NCCIH is committed to funding research that will have an impact on health and health care.
NCCIH’s Top Scientific Priorities
NCCIH’s strategic plan identifies the Center’s current top scientific priorities for future research. This section of the plan is intended to be “living,” as it will be updated regularly. It identifies both the Center’s objectives as well as areas of low programmatic priority in each research area.
The Center’s current top scientific priorities are as follows:
- Nonpharmacologic management of pain
- Neurobiological effects and mechanisms
- Innovative approaches for establishing biological signatures of natural products
- Disease prevention and health promotion across the lifespan
- Clinical trials utilizing innovative study designs to assess complementary health approaches and their integration into health care
- Communications strategies and tools to enhance scientific literacy and understanding of clinical research.
How We Set Our Priorities
When considering funding a potential research project, the Center assesses its promise using this priority-setting framework:
1. Scientific promise
- Does a reasonable body of evidence support the potential of the proposed research to lead to improved (1) options or strategies to treat troubling or prevalent health conditions or symptoms or (2) approaches to promote better health and well-being?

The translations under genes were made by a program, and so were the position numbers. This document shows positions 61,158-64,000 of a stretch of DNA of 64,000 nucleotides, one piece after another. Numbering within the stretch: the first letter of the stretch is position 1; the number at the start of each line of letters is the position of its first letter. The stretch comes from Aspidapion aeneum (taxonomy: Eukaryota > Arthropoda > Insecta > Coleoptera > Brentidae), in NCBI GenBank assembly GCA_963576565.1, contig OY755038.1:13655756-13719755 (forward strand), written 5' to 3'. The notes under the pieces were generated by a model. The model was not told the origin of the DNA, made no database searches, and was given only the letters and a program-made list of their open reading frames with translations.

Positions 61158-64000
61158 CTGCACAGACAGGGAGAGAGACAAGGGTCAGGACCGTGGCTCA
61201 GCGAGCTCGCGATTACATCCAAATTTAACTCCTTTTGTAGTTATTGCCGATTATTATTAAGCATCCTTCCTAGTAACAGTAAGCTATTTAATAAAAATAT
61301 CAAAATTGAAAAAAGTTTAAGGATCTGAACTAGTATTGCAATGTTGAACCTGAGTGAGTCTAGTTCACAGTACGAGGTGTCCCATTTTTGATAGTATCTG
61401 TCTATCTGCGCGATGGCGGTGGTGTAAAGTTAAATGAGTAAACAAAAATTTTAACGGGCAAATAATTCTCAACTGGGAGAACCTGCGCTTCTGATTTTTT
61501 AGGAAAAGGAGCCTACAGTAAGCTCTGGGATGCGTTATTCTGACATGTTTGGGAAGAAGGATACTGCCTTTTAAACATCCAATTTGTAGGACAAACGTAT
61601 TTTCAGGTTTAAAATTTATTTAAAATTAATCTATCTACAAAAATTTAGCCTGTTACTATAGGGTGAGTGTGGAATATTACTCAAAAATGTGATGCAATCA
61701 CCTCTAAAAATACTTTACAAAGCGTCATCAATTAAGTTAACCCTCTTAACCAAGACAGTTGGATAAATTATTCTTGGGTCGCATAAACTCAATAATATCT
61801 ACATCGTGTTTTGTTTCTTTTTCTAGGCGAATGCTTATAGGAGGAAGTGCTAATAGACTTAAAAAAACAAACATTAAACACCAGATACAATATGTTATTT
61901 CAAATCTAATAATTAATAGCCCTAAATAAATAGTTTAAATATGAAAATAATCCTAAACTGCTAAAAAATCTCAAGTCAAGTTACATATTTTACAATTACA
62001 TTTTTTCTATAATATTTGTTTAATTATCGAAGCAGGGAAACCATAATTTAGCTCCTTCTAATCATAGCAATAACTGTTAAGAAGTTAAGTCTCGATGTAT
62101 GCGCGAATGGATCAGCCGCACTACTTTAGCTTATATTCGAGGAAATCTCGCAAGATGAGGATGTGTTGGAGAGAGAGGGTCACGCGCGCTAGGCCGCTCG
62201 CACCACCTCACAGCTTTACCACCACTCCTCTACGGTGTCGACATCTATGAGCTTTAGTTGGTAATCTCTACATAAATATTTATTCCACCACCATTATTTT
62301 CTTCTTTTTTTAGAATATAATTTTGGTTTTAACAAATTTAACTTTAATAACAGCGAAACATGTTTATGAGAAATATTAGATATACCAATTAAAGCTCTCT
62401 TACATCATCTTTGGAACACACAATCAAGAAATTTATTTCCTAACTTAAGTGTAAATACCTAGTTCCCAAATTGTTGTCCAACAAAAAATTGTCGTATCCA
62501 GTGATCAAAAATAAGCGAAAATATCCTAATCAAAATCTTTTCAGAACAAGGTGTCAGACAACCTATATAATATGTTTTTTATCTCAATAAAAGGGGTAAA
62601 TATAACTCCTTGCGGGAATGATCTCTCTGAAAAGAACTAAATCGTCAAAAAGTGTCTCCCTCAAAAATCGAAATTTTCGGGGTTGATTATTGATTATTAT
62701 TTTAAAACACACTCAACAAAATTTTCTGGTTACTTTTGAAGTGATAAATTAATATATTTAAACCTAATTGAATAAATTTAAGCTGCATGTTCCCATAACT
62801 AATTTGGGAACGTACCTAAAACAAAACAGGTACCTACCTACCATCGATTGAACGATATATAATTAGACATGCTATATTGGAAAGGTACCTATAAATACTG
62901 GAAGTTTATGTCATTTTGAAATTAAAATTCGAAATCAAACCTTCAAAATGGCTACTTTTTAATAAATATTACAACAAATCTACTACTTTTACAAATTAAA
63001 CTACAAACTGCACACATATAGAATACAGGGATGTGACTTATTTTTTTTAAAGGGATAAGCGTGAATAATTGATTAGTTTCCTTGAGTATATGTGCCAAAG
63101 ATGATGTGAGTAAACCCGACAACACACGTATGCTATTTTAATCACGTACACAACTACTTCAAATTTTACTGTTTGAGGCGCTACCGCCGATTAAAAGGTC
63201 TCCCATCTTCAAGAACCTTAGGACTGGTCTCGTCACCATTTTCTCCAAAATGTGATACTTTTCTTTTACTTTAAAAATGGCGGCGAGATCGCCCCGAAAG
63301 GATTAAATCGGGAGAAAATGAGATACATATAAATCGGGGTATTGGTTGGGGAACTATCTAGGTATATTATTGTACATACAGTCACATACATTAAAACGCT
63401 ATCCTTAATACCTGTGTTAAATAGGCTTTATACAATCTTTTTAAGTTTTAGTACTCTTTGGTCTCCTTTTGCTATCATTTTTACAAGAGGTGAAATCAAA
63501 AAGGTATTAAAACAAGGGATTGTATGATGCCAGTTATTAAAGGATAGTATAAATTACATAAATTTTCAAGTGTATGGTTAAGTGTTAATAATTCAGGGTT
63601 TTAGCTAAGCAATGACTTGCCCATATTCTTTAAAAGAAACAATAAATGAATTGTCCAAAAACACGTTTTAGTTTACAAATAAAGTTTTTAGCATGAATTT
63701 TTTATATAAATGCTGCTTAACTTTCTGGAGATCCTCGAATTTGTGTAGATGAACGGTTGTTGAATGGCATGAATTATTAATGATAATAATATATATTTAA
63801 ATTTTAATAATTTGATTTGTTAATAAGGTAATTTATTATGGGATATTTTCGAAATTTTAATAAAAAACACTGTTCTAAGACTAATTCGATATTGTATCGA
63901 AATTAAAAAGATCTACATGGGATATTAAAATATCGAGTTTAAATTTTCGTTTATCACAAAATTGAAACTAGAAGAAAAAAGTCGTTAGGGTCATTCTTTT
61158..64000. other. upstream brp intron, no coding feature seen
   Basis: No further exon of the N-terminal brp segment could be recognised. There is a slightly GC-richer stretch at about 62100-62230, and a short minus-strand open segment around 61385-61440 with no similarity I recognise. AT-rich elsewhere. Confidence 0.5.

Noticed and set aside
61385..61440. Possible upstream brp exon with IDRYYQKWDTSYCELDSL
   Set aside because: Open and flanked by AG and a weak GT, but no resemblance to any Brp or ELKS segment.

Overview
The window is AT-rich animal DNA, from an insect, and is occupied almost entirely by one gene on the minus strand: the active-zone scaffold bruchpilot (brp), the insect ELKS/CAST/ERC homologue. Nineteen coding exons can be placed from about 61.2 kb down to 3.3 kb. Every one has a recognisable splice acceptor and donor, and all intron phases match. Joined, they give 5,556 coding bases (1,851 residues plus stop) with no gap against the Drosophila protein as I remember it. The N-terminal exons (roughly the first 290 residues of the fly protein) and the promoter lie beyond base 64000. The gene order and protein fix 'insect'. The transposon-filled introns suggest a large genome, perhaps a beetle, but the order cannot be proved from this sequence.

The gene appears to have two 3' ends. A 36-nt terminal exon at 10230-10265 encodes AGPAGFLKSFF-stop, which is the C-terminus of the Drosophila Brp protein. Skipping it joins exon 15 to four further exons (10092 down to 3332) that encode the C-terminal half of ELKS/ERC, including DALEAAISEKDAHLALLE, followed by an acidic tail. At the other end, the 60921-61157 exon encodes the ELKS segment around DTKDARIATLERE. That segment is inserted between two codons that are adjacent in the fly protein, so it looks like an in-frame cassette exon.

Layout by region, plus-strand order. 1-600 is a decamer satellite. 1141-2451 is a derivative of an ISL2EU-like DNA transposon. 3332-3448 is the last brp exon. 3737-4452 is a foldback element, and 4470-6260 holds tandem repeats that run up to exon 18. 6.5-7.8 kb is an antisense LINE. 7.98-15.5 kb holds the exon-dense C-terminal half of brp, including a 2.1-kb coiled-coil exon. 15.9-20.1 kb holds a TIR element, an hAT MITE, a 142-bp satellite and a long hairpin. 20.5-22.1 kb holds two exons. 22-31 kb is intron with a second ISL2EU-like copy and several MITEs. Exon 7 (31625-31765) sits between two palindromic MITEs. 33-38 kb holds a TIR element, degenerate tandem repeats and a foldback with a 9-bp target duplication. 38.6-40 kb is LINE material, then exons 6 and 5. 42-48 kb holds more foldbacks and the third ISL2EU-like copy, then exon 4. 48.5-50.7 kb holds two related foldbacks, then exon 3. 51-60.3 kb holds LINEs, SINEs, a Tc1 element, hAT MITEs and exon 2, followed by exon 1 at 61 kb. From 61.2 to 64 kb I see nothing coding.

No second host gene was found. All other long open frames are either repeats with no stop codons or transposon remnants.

- Is evidence sufficient to support the scope and directions of the proposed research? If not, what research is needed to establish such evidence?
2. Amenability to rigorous scientific inquiry
- Are the key research goals achievable, and are the key research questions amenable to rigorous scientific investigation, given needed and available methods for measurement, translational tools, and technologies?
- Are potential approaches feasible and scientifically plausible? Do they lend themselves to rigorous quality control? If not, does the proposed research focus appropriately on developing needed methods, tools, and technologies?
3. Potential to change health practices
- Is it reasonably likely that the results of the research or program could lead to changes in the health practices of consumers or health care providers or in the decisions of health policymakers?
4. Relationship to use and practice
- Does the proposed project address an important public health concern or a scientific information need regarding efficacy, safety, or public use of complementary health approaches?